In academia, business, or sports the most ambitious in society strive to reach their maximum potential. But everyone has their limits in cognition, physiology, and the laws of physics. Humans are also bound by the constraints of body structure, genes, weight, and many environmental factors which limit speed, power, and accuracy. It’s important to be cognizant of strengths but just as important to recognize one’s weaknesses. Everyone can improve but ultimately cannot exceed their maximum potential. This is our reality.
Each human has a unique journey towards perfection. This is best illustrated in the “Arc of Excellence” shown above. In mathematics, this is called a negative exponential curve, showing convergence to a certain limit, but reaching this limit occurs at infinity. In the context of fighting science, a student’s potential can be plotted against time. Each curve varies for cognitive and physical potential. The limits of individual perfection depend on fixed factors such as genes, physique, and talent. But the journey relies on variables that can be taught, such as confidence, persistence, grit, determination, drive, and willpower.
Although perfection is unachievable, what’s important is to recognize how to capitalize on one’s strengths while mitigating weaknesses. In any chosen discipline the goal is to get as close as possible to perfection, even if it can’t be reached completely.
Furthermore, a single training method suffers from the law of diminishing returns. This states that investing resources into a specific instance will not have the same incremental proportion of success. For example, 50 pushups per day will initially output dramatic results. Increasing to 500 pushups per day will be significant, but results will not be a proportional 10 fold increase. Likewise, 5000 pushups per day will not return proportional results against the time invested. It may be wiser to add ten different exercises that work on neighboring muscle groups or to focus on conditioning.
Each person’s potential curve is not smooth. Various factors can affect development such as training holidays or serious injury that results in extended periods of recovery.
The journey to perfection is also dependent on personal lifestyle, environmental surroundings, and training facilities. A trainer may take a student to an artificial maximum, based on their experience and teaching competence. But a student’s true potential may not be realized at that facility.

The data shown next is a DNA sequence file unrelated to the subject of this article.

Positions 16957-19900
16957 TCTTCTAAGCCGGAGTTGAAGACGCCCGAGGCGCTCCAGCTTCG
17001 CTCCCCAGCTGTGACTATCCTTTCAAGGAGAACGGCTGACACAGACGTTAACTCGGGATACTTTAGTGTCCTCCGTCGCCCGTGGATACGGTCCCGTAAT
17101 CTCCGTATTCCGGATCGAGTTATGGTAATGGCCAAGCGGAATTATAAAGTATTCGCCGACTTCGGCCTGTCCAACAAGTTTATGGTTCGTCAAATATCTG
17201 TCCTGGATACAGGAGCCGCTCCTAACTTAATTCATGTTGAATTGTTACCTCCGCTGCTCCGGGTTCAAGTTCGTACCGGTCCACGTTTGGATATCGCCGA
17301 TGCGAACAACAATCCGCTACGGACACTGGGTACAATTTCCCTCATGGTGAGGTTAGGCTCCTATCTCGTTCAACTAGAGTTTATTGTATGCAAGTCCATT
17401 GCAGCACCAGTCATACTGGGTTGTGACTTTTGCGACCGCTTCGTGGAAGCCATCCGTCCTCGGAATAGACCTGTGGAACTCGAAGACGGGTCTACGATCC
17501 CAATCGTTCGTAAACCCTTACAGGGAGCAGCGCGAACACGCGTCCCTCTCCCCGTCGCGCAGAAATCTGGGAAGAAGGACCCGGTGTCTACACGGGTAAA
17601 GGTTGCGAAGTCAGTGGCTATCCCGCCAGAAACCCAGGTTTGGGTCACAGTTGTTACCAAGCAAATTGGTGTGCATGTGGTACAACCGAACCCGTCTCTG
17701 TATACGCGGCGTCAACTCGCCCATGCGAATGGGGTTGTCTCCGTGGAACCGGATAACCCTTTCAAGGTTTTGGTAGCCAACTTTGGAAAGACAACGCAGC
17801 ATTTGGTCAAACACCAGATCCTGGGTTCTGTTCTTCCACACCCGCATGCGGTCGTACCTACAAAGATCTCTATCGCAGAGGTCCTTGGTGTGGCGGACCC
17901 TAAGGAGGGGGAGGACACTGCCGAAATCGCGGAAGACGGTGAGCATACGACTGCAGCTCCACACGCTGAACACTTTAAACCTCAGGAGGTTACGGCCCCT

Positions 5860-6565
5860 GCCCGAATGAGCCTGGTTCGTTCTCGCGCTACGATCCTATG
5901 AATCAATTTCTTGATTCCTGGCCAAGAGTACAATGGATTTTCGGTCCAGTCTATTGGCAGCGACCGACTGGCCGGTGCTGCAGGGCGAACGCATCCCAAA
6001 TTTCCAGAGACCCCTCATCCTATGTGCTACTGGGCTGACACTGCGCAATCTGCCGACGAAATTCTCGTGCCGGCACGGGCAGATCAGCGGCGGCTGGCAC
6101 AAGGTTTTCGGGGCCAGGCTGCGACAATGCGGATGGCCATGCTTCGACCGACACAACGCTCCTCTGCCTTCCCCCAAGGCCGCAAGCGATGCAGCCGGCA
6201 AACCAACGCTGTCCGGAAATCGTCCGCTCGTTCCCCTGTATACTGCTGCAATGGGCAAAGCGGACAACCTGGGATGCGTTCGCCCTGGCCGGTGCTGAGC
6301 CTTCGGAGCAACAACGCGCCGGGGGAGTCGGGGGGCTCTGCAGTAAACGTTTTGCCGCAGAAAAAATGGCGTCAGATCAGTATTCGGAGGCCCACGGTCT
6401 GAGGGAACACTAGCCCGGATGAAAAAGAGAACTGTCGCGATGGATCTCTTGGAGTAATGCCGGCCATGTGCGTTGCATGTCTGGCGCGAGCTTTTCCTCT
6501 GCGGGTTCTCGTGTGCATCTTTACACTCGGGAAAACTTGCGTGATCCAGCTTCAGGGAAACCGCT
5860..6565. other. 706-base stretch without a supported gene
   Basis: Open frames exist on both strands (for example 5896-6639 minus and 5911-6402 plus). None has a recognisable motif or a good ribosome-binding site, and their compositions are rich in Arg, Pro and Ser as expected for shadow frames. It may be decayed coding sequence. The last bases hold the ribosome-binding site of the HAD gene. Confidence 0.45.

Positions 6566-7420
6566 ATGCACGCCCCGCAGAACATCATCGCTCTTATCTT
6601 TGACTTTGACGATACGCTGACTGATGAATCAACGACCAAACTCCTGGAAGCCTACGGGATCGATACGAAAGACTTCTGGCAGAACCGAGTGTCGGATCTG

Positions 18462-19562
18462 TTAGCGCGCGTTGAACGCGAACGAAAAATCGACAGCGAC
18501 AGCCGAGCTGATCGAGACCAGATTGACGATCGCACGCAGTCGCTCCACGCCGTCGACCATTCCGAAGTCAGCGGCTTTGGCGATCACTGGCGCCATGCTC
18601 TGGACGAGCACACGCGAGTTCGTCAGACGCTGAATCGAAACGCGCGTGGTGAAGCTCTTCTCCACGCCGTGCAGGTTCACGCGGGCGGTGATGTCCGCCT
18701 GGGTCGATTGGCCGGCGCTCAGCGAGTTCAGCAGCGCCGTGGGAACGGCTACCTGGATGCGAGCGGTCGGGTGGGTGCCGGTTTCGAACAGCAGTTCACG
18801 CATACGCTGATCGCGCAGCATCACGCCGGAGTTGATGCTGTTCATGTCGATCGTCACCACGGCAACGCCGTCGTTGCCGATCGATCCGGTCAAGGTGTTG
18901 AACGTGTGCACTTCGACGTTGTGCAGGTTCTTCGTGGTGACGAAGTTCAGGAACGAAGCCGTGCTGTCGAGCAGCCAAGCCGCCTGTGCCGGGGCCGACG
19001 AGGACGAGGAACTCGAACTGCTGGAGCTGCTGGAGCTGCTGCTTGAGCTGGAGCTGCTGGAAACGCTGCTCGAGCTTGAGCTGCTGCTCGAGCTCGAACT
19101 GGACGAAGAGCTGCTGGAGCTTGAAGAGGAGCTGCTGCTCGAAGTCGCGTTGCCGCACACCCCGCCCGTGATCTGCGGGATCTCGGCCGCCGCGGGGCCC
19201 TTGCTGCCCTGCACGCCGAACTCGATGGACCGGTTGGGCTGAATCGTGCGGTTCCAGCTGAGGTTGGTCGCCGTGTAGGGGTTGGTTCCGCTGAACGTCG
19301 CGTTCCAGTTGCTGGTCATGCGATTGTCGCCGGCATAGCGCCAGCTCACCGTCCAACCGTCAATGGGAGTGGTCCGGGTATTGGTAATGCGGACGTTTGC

A student striving for perfection should recognize a club’s limitations and seek out new trainers who can take them to their true maximum. This is especially important for athletes seeking championship status. A few hops may be needed to recognize the diversity and effectiveness of various training methodologies and techniques. A major challenge is never knowing where is one’s perfection limit. A tangential change may surprise the athlete in realizing they had much more scope to their personal development.
Athletes differ in skill and follow their own unique journey along the Arc of Excellence. They may face each other in competition, at different stages of their development.
As shown in the figure above, Fighter B began training earlier than Fighter A but has a lower level of overall talent and potential. If they meet in competition when Fighter A begins training, then Fighter B will win. But once Fighter A’s potential is realized, he or she will quickly supersede Fighter B.
About the Author
Gabriel Dusil has been a practitioner of Martial Arts for over twenty years. Originally he trained in the traditional style of Shotokan Karate. Gabriel has also trained under Sensei Martin “Sonic” Langley in the United Kingdom and currently trains with Karel Ferus in Prague at the Ferus Fitness Fight Club, fffc.cz. More recently he focuses on circuit training, strength & conditioning, and kickboxing.
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Martial Arts • Fighting Science Series
If you would like to read more articles in this “Yin Yang of Fighting Science” series, check out these posts:
• 1 • Yin Yang of Technique vs. Power
• 2 • Yin Yang of Speed vs. Timing
• 3 • Yin Yang of Fighting Styles
• 4 • Yin Yang of Technique vs. Instinct
• 5 • Yin Yang of Empty vs. Full Cups
• 6 • Yin Yang of Slow vs. Fast
• 7 • Yin Yang of Perception vs. Reality
• 8 • Yin Yang of Fear vs. Confidence
• 9 • Yin Yang of Threes
• 10 • Yin Yang of Burden vs. Privilege
• 11 • Yin Yang of Anticipation vs. Surprise
• 12 • Yin Yang of Compliance vs. Resistance
• 13 • Yin Yang of Attacking vs. Defending
• 14 • Yin Yang of Fighting 360°
• 15 • Yin Yang of Teachers vs. Students
• 16 • Yin Yang of Physics vs. Physiology
• 17 • Yin Yang of Vulnerability vs. Opportunity
• 18 • Yin Yang of Martial Arts vs. Combat
• 19 • Yin Yang of Sport vs. Violence
• 20 • Yin Yang of Rhythm vs. Random
• 21 • Yin Yang of Stability
• 22 • Yin Yang of Strategy vs. Tactics
• 23 • Yin Yang of Instinct vs. Reason
• 24 • Yin Yang of Unstoppable vs. Immovable